ASPS to host Regenerative Medicine Summit in Miami in March 2013
A newly formed ASPS Task Force on Regenerative Medicine in Plastic Surgery is preparing to add a new chapter to the history of the specialty – including the inaugural ASPS Regenerative Medicine Summit slated for March 14-17 in Miami. The multidisciplinary meeting will offer a deep dive into the clinical applications of regenerative medicine and fat grafting for aesthetic and reconstructive surgery.
The charge of the Task Force is to leverage plastic surgeons' inherent drive for innovation as a catalyst for a revolution in regenerative medicine – while keeping patients, regulators and legislators up to date on plastic surgery's role in this arena - and keep ASPS members abreast of advances and technologies in this emerging field that may be incorporated into their practices.
The task force, created by ASPS President Malcolm Z. Roth, MD, and PSF President Michael Neumeister, MD, comprises more than a dozen ASPS members, including several international plastic surgeons and researchers. Task Force Chair Richard D'Amico, MD, and Vice Chair J. Peter Rubin, MD, have assembled the panel with an emphasis on broad representation across the specialty.
"Regenerative medicine is assuming an ever-growing role in medicine in general, and plastic surgery in particular," Dr. D'Amico says. "ASPS and PSF leadership have aimed to raise the profile of the specialty in this arena; it's an endeavor that encompasses many specialties - and efforts that are widely varied. It will be a challenge, but one well worth the potential benefits."
The task force's composition was purposefully varied, in order to bring in the brightest minds in regenerative therapies regardless of subspecialty interest, according to Drs. D'Amico and Rubin.
"We set out to garner input from researchers and clinicians versed in the aesthetic as well as the reconstructive sides of plastic surgery," Dr. D'Amico says. "It's an all-star team that counts colleagues from abroad - including members of the International Society of Plastic Regenerative Surgery - notably ISPRES President Gino Rigotti, MD - and many qualified colleagues from Europe and Asia."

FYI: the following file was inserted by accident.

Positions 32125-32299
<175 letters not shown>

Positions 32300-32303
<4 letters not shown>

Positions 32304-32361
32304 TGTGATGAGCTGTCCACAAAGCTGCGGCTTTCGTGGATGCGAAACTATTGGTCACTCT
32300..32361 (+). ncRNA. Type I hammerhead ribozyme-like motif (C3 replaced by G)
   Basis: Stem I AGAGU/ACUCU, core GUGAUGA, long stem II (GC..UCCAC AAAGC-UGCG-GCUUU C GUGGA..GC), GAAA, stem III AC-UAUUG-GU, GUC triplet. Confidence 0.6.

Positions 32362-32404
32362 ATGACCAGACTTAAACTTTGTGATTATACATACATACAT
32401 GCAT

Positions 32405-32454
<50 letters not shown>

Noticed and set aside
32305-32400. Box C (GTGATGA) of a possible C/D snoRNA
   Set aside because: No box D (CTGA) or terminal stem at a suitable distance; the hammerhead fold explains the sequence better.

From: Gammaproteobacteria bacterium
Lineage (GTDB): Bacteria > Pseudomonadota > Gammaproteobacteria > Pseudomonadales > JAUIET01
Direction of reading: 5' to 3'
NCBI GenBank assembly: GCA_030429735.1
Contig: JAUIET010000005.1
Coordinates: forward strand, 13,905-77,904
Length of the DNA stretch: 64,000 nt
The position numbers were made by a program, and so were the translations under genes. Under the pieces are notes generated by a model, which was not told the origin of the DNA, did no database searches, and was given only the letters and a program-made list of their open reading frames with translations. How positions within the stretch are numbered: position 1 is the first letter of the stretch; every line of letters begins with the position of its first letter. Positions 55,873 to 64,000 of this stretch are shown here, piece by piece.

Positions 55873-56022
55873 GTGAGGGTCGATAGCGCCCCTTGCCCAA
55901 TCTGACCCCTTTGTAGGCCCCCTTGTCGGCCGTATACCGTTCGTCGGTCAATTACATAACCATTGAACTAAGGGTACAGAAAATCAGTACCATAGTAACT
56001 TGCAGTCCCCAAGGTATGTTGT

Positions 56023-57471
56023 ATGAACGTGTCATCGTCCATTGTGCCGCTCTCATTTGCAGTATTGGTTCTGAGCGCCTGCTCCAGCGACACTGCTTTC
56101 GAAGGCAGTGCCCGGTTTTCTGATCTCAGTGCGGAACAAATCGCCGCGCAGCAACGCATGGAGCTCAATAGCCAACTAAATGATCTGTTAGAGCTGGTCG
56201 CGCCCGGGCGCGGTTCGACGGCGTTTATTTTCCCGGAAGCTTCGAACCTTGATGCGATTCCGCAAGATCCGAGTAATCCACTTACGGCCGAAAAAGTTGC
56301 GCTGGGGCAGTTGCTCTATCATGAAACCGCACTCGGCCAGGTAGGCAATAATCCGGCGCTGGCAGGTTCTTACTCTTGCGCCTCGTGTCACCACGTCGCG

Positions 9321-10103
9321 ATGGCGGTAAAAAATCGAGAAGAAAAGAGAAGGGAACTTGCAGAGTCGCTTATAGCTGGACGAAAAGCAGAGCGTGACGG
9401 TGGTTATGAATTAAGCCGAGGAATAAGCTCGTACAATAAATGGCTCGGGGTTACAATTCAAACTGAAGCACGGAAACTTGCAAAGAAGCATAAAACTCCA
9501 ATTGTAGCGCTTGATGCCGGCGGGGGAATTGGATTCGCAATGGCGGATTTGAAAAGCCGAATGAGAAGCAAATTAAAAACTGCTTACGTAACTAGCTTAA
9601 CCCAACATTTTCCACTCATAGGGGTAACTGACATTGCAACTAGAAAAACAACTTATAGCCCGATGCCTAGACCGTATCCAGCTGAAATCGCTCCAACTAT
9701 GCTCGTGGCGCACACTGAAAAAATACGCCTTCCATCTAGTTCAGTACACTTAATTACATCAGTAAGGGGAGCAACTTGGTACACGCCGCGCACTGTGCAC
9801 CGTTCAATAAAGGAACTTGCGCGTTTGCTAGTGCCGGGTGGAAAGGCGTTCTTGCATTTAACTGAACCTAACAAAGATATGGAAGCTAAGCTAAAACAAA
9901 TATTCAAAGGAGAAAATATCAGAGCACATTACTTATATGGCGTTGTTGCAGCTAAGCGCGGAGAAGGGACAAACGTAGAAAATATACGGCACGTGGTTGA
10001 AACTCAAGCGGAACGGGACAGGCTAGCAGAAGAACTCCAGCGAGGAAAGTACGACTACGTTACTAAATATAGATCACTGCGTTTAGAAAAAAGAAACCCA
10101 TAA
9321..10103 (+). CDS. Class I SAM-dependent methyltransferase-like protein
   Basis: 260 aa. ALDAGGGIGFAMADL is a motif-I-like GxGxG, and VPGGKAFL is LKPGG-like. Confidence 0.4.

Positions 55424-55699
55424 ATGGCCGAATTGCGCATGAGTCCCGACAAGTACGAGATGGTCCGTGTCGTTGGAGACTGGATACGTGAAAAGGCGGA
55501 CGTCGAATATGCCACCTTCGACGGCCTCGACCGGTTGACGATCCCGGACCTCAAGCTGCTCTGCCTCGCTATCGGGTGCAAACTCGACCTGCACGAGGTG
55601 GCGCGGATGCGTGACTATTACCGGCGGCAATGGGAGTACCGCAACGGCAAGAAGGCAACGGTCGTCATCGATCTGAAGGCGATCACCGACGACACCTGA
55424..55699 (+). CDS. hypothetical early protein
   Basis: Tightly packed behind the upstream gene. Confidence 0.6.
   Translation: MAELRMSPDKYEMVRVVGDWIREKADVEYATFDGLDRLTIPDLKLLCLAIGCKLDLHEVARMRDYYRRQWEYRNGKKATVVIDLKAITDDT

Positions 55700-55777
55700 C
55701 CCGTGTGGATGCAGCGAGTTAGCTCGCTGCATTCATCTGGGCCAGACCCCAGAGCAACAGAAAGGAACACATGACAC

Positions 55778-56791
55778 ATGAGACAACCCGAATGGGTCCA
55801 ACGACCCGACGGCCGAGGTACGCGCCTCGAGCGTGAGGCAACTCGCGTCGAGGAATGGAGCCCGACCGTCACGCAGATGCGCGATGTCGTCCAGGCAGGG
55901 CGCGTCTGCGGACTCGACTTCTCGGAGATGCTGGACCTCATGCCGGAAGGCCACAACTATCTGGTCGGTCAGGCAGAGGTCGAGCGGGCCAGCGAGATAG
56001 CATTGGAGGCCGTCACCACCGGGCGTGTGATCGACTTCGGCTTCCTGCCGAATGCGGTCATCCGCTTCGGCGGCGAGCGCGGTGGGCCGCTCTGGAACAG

The task force has identified several immediate goals. "We wish to raise awareness of the scope of regenerative medicine therapies that are evolving currently in plastic surgery," Dr. Rubin says. "We also wish to highlight the potential for regenerative medicine therapies to impact the overall practice of plastic surgery in the future. Importantly, we want to find ways to facilitate the clinical translation of new regenerative technologies into our practices."
Areas of focus include but are not limited to innovation in biomaterial scaffold/matrix fabrication, composite tissue allotransplantation, craniofacial treatment, fat grafting, peripheral nerve therapies, scar improvement, stem cell therapies and wound healing.
"We believe this task force and its multidisciplinary approach can help build recognition of the fact that many therapeutic applications of tissue engineering or regenerative medicine, for instance, are being introduced into clinical practice," Dr. Rubin says.
"It's important that the task force emphasizes to the ASPS membership that this effort isn't just about fat grafting or aesthetics," adds Dr. D'Amico. "This goes across the entire therapeutic spectrum."
Innovators to gather
The task force has planned its inaugural symposium for March 14-17, 2013, in Miami. It will include live surgery and be aimed at attracting a broad spectrum of specialties and researchers to join ASPS members to exchange the latest ideas in this rapidly evolving field. The task force leadership also will be involved in The PSF President's Panel at the ASPS annual meeting, slated for Oct. 26-30 in New Orleans.
"We hope the multidisciplinary symposium in Miami will create very fertile interactions between our plastic surgeons and researchers from other disciplines who join us at the meeting," Dr. Rubin says. "Together, we are uniquely suited to facilitate this effort."
"We are innovators," Dr. D'Amico says. "As such, we want to ensure the specialty is well positioned on regenerative medicine - not only in the eyes of the ASPS members, but just as important, in the eyes of patients, the public, the media and regulators such as the FDA."
"This is a great time to rally together our scientific partners in regenerative medicine to discuss plastic surgery therapeutic applications," Dr. Rubin adds. "The task force's merge of topics and interests, hopefully, will educate as well as yield information that's of great interest to all ASPS members - and foster collaborations that will lead to more-rapid development of new technologies.
"We'd like ASPS members to keep in mind that plastic surgeons have been leaders in the development and translation of regenerative therapies, and that there are many examples of this in the current practice of this specialty," he says. "We're hoping to discuss these innovations so that we can build technologies and techniques for future therapies."